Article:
Carnaval de Mazatlán 2019 is the fifth anniversary of the death of our local legend, Maestro Rigo Lewis. Born on Valentine’s Day 1935, it was rather the fact that he was born as the Carnaval queen processed to her coronation that would define the reality of his life. He counted his age in queens rather than years.
Greg and I were privileged to count Maestro Rigo as a friend and visited him in his workshop every year. Rigo designed his very first float as a sophomore in high school (1960) when his art teacher, Nana Ramirez, had him build one for the Revolution Day parade. He was afraid of flying so never traveled the world, but instead he spent 54 years bringing the world to Mazatlán—who doesn’t remember his Doge’s Palace or Amazon jungle—via the design and production of our world-famous Carnaval floats in his signature baroque style with loads of flourishes and curly-cues finished in trademarked glitter blends and metallic foils. Beginning the following year he began designing many of the royal costumes as well. Click on any photo to enlarge it or view a slideshow.
That is how a group of housewives, out of love for their brother and uncle, have come to be Carnaval float designers. Each of them has memories of folding paper and working on floats from the time they were children, so the vocation is far from new to them. They are using Maestro Rigo’s designs and techniques in order to honor his legacy. Many of the same artists and laborers from his workshop have come back to help with this year’s floats. Rigo taught them, they know what they’re doing, and they work hard out of tribute to him. “I traveled to San Antonio in September with a very long list of things to buy. I kept checking back in with my mother, to make sure I was getting the right things, that I had everything,” one of the nieces told me.
The Lewis family is in charge of creating 13 floats, including the royal floats for both adult queens and most of the Floral Games section of the parade. The main royal float is called “The Light,” and symbolizes the pinnacle of the equinox. It is a Renaissance-style design, 15 meters tall (two meters less than Rigo’s tallest) and has four mythical lions along the sides. “Every queen always told Rigo that her float was the most beautiful ever,” her family recalls. Lori Lizárraga, last year’s queen, brought a photo of Rigo to the taller the morning I was there, as a thank you to the family. They promptly mounted it on top of the main float, at least while it’s there in the workshop. The float for the Queen of the Floral Games looks absolutely incredible to me. It is the castle of Chapultepec, right down to its black and white tiled floors and Maximiliano and Carlotta. The queen’s section will open with her jewels—diamonds, rubies, emeralds… Please note that CULTURA has asked that the press not show any photos of the floats prior to the big day; thus, you will see photos of details and elements only.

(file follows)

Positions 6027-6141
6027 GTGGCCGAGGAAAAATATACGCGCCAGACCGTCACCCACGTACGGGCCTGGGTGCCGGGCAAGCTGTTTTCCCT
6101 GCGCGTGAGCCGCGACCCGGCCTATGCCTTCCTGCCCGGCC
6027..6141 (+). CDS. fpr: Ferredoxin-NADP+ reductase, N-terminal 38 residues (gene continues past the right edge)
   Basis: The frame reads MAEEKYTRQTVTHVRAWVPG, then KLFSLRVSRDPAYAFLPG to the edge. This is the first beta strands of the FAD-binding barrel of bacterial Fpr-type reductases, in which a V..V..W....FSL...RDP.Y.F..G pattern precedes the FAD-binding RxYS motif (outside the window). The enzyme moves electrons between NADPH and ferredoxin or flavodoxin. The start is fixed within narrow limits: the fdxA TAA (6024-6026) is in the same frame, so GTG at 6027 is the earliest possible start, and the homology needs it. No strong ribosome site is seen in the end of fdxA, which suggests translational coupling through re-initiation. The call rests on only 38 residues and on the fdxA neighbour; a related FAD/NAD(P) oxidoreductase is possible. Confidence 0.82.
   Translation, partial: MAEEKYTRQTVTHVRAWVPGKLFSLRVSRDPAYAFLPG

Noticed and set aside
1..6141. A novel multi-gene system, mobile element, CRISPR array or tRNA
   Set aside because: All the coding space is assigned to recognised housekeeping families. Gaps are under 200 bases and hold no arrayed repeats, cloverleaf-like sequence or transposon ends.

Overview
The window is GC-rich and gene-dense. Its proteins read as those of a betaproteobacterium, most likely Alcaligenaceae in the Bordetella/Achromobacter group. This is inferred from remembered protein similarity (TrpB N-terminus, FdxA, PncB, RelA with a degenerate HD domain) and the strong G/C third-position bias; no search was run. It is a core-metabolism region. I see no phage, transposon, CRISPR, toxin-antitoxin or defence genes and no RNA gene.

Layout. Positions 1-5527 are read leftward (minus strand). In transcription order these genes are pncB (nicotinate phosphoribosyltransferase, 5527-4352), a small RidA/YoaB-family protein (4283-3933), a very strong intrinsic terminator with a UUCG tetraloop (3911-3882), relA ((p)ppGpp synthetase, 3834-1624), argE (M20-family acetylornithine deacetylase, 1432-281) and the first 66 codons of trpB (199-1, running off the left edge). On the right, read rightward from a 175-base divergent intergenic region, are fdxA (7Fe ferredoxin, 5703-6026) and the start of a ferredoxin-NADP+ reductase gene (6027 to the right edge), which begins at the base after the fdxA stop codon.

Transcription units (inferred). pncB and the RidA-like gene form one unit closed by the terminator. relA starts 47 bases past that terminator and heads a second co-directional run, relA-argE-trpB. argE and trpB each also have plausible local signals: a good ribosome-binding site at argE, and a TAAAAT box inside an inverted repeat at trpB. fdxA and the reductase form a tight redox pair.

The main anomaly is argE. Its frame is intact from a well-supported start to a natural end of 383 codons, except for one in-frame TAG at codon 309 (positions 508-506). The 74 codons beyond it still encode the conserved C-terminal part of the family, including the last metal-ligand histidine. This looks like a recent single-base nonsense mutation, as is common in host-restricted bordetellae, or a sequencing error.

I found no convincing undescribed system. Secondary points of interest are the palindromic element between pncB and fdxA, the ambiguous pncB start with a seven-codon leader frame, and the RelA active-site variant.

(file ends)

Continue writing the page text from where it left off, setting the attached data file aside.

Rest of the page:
This year people will not be allowed to dance in the streets, we were told. Due to the width of the royal floats, people will need to stand or sit in the bicycle lane and beyond, behind the barrier that will be set up.
The float for last year’s queen includes a giant crown that goes up top, and chinacos or Mexican Independence fighters who will be mounted above canons on the float. There will also be a volcano that erupts—confetti! It should be a lot of fun.
Parade 2019 looks to delight, as we have these blasts from the past, Jorge Osuna’s illuminated floats, and Ocean Rodriguez’ innovative, high-tech renditions. There is something for everyone. In closing, the Lewis family reminded me that Rigo always wanted a Carnaval museum. He bought land on which to build one before he died. They tell me they will announce plans for it next Valentine’s Day, his birthday, 2020.